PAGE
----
YARAC handing over a business starter pack to youth ©


July 2023

Eighty youths and persons with disability (PWDs) in the Jebbu-Miango and Saya communities of the Bassa LGA in Plateau state received technical and vocational training from the Youth Adolescent Reflection and Action Centre (YARAC) consortium (an ACT grantee). The aim is to improve their livelihoods to combat the high rate of unemployment among young people.

According to the United Nations Office on Drugs and Crime,unemployment is a major trigger of drug and substance abuse. And the World Bank reports that over 1 billion people are estimated to be living with some form of disability. However, economic development programmes in Nigeria and elsewhere are still focused on the (perceived) costs of disability inclusion rather than the opportunities it provides for economic growth and poverty reduction.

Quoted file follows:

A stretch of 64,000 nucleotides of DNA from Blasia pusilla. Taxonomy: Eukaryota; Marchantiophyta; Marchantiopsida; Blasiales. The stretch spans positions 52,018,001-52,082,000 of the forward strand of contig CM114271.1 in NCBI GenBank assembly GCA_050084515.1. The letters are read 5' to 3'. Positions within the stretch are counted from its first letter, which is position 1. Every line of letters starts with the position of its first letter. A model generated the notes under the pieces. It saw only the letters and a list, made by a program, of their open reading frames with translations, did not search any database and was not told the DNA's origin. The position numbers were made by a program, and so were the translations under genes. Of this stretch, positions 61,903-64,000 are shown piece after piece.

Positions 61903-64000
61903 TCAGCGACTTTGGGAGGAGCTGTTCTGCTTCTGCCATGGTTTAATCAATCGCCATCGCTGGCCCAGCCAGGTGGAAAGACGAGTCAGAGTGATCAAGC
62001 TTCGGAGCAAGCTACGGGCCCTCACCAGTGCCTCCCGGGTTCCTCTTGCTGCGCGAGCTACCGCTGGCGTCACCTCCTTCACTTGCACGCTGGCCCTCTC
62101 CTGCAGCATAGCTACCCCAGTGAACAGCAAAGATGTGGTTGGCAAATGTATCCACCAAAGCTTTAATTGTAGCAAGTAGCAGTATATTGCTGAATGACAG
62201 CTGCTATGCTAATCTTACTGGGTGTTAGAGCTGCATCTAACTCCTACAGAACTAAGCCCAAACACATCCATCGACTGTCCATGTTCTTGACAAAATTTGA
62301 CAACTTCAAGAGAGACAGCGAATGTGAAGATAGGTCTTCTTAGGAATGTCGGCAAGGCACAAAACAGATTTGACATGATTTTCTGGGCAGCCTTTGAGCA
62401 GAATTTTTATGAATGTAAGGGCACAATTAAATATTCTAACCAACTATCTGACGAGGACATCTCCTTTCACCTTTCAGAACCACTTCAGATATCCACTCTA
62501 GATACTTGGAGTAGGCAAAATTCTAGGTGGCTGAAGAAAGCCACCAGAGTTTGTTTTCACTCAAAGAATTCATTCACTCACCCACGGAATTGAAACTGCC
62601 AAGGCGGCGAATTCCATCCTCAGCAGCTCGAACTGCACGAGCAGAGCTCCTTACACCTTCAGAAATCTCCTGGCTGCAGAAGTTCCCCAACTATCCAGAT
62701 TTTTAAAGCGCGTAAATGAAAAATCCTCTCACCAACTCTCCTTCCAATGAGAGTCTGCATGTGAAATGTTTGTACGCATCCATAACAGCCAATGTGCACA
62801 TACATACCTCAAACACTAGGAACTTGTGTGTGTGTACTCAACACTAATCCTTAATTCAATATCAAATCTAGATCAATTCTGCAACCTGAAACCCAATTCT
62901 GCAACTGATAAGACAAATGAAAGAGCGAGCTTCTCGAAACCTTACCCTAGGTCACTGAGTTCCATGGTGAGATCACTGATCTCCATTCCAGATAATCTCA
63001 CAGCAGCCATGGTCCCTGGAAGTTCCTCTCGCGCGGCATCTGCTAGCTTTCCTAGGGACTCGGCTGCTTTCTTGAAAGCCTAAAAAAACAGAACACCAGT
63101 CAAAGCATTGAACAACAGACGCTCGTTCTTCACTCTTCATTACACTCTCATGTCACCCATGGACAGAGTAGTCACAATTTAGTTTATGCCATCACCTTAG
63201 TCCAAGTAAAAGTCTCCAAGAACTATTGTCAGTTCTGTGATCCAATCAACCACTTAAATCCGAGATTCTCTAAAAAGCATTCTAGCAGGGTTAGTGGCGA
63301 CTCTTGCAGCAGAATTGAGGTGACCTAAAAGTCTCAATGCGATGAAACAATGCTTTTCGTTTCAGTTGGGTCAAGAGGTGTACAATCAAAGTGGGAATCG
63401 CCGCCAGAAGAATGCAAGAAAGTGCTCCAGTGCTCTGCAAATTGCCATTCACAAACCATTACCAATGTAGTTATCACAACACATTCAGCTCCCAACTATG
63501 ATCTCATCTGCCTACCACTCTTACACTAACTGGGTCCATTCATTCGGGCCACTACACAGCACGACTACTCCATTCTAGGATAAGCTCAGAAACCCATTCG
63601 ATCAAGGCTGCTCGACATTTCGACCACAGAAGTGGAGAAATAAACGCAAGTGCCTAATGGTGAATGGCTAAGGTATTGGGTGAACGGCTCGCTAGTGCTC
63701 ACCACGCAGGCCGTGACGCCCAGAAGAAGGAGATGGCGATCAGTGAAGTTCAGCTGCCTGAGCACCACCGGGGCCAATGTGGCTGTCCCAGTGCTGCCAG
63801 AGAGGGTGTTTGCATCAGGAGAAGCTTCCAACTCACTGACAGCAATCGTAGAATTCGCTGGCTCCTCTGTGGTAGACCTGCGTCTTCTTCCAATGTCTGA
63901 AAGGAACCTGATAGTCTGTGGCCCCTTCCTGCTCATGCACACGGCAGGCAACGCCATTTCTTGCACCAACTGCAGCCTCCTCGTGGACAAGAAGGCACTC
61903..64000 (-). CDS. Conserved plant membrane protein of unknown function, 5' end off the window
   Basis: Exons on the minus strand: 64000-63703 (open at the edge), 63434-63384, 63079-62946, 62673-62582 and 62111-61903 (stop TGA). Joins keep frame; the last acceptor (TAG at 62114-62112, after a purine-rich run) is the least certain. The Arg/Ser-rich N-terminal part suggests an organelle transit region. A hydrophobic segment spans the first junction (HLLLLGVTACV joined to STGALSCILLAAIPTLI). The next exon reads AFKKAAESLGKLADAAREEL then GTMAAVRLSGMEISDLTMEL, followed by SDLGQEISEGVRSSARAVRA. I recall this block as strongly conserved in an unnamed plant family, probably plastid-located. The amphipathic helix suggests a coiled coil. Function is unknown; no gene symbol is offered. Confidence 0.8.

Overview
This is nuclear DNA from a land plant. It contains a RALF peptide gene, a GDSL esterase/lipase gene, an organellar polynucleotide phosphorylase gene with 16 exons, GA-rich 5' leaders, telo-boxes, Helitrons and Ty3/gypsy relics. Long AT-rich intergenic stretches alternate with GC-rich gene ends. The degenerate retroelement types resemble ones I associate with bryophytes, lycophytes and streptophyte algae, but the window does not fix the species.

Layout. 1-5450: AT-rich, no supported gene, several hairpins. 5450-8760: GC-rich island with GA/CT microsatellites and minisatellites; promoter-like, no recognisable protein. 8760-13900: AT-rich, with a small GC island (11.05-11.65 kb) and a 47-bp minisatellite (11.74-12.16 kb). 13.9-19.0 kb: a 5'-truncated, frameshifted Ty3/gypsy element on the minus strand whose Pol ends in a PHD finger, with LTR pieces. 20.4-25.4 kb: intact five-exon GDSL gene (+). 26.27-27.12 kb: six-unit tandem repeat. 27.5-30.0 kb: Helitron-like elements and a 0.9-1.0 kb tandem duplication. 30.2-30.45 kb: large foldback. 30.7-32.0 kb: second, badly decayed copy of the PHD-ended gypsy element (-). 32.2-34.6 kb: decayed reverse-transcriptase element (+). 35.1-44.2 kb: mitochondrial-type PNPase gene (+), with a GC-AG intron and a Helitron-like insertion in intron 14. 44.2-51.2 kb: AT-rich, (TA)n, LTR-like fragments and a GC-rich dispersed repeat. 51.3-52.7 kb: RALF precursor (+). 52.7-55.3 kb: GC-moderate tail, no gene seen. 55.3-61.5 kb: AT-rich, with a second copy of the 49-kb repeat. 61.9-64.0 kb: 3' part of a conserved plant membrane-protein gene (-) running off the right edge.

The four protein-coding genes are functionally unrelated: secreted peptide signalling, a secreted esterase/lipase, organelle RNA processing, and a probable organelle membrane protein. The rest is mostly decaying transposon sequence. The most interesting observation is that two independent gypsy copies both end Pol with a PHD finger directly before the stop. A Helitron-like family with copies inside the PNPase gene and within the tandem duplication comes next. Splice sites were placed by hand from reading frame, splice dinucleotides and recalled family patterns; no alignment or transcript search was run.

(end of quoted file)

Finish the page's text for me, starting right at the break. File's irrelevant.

As a result, the YARAC consortium – with support from the ACT programme – established a technical and vocational (TVET) component of its project to constructively engage youths in both the Jebbu-Miango and Saya communities to reduce their vulnerability to drug and substance abuse, increase their employability, and reduce their participation in violence and political restiveness.

The project targeted those whose sources of livelihood were adversely affected by the 2021 Plateau Crisis. From November 2022 to January 2023, 80 beneficiaries (45 females and 35 males) were trained in vocational skills, including tailoring, bead making, articulation, design, and project proposals. 

The consortium consulted widely with community leaders, women, men, young people, and people with disability from both communities on the selection of beneficiaries. Participants benefitted from a one-day financial literacy training and starter packs with tools to start their businesses. 

“You are not giving us fish but teaching and empowering our youth to fish themselves. This is making them less vulnerable to violence.”

Bra Irigwe, Chairman, Traditional Council, Bassa LGA